City Tax Incentive Council Ups Monitoring Schedule
YOUNGSTOWN, Ohio – The city’s Tax Incentive Review Council this morning agreed to hold quarterly meetings in order to better monitor how well companies that receive tax abatements are complying with hiring and investment targets.
Under the new structure, the council will meet in January, April, July and October instead of once annually, said Jonathan Bentley, executive director of the city’s Human Relations Commission.
“The initial quarterly meeting in January would be informational in nature,” Bentley said. Those companies identified as falling short of meeting their hiring goals would be invited to a discussion on what barriers they face, the resources they need and how the city could help them.
Bentley said it’s important that these companies are aware of resources that could help boost the hiring numbers of city residents and within the minority community – including partnerships with area trade schools, Youngstown City Schools, community groups and churches.
The council would follow up during the second quarter with those companies and assess whether they’ve used those resources, Bentley said. A third quarter meeting would review preliminary hiring numbers and patterns in preparation for the final scheduled meeting of the year.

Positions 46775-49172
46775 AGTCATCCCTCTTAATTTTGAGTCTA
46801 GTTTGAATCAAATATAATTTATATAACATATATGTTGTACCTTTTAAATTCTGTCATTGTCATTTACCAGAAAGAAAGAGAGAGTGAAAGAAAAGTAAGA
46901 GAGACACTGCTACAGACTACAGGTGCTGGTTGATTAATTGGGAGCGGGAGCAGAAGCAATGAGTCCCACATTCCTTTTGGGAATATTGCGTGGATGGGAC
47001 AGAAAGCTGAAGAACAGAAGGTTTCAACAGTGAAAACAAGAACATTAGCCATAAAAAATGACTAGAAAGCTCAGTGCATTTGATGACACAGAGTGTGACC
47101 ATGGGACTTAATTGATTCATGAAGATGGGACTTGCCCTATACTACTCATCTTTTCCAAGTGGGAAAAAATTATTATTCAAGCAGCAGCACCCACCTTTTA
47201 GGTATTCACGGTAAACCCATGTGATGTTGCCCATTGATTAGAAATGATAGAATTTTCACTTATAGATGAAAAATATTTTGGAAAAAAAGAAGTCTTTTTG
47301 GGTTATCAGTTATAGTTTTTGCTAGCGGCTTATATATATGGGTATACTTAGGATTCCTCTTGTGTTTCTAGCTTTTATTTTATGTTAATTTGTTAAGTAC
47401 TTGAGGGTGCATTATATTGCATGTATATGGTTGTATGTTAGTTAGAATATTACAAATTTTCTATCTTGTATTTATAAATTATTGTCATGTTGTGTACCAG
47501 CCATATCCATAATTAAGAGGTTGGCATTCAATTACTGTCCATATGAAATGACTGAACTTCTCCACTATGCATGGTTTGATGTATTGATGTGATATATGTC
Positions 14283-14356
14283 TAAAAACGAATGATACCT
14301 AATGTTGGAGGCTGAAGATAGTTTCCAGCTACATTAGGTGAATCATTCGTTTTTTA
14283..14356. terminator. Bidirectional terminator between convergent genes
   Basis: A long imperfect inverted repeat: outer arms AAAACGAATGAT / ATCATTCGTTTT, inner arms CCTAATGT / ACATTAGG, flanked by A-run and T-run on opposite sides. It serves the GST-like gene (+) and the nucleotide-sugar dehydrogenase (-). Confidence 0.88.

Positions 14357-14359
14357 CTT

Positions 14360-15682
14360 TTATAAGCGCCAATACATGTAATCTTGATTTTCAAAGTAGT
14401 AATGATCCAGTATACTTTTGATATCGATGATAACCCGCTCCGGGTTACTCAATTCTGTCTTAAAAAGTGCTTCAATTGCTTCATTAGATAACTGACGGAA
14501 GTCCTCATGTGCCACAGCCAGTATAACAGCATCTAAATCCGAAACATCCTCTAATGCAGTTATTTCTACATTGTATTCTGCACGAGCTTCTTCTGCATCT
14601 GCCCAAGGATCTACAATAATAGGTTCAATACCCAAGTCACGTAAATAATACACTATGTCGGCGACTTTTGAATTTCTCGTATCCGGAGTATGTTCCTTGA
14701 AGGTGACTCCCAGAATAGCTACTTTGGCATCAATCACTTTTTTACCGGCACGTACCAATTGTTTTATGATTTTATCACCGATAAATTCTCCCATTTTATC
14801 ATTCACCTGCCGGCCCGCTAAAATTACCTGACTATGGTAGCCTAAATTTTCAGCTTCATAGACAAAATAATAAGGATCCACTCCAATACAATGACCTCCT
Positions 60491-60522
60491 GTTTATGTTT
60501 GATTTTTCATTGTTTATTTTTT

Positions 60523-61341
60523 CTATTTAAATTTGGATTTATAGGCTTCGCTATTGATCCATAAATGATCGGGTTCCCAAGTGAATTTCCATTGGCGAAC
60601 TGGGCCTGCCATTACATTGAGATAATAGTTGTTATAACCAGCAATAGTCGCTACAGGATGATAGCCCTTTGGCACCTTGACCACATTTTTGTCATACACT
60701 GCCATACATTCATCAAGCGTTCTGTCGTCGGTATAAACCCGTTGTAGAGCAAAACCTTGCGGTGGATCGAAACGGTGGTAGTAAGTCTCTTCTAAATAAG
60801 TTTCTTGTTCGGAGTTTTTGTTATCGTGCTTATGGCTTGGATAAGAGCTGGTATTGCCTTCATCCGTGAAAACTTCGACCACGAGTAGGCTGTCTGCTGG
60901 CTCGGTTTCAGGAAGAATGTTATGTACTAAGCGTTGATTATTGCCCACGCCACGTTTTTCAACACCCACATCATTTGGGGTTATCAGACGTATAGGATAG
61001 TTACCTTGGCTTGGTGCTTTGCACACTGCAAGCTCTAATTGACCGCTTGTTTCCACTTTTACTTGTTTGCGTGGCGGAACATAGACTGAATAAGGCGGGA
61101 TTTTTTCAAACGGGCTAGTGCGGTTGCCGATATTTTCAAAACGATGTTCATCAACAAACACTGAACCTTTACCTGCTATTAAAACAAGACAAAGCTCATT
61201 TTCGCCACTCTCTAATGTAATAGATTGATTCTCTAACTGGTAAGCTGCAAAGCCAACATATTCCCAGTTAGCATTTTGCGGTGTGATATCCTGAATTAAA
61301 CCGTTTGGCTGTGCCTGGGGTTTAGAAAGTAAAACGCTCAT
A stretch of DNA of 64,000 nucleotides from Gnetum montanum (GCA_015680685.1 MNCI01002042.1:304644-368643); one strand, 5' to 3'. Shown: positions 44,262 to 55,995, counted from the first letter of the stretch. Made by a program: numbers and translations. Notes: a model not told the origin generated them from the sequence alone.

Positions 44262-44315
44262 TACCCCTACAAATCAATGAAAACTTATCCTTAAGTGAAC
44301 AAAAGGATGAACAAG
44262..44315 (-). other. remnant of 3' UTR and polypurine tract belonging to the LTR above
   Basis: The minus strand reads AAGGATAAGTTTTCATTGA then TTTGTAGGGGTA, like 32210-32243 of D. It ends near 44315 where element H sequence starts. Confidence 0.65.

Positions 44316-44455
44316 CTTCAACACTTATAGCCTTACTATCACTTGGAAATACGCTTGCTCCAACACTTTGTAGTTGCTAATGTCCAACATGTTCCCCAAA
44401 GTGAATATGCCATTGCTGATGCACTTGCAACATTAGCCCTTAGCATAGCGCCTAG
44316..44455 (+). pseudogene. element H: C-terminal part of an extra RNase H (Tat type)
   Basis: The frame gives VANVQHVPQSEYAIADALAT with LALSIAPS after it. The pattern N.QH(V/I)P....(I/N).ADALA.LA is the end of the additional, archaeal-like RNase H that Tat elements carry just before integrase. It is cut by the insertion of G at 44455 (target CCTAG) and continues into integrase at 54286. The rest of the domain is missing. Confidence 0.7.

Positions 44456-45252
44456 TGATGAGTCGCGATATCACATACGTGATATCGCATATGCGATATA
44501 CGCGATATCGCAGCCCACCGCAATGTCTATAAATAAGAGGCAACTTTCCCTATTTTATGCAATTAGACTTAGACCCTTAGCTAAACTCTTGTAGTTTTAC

“Going into the fourth quarter, when we have our annual meeting, we can make a sound decision at that meeting whether or not to continue or rescind any abatements,” Bentley said.
First Ward Councilman Julius Oliver said that enterprise zone agreements should be rescinded for those companies that aren’t making effort to hire city residents.
“The focus is the city,” he remarked. “Companies need to understand that you can also get great talent from in the city and that needs to be driven into the conversation when these negotiations are happening.”
Those companies that show no effort in hiring city residents should lose their tax abatements, Oliver said.
However, T. Sharon Woodberry, the city’s director of economic and community development, said that under state law the city cannot rescind an abatement based on whether a company has hired or not hired minorities or city residents. The city can justify removing a tax abatement only if that company has failed to hire at a certain level for a consistent number of years, she said.
As it stands, the council meets annually to review whether enterprise zone agreements awarded to companies – which usually come with a 10-year, 75% tax abatement on new construction – should be continued. As part of these development agreements, companies pledge to create a certain number of jobs and invest a certain amount of money in return for tax incentives.
Finance Director David Bozanich pointed out that the program is fundamentally important to attracting jobs and new investment to the city.
“In order to create jobs, we need to create investment,” Bozanich said. Since the program started in the 1980s, companies have invested more than $3 billion in the city. “We need to create an environment to invest money.”
Last week, the council adjourned without taking action on whether to extend or rescind enterprise zone agreements. At Tuesday’s meeting, the council voted to continue all active tax incentives for companies in the program.
Copyright 2018 The Business Journal, Youngstown, Ohio.
Published by The Business Journal, Youngstown, Ohio.
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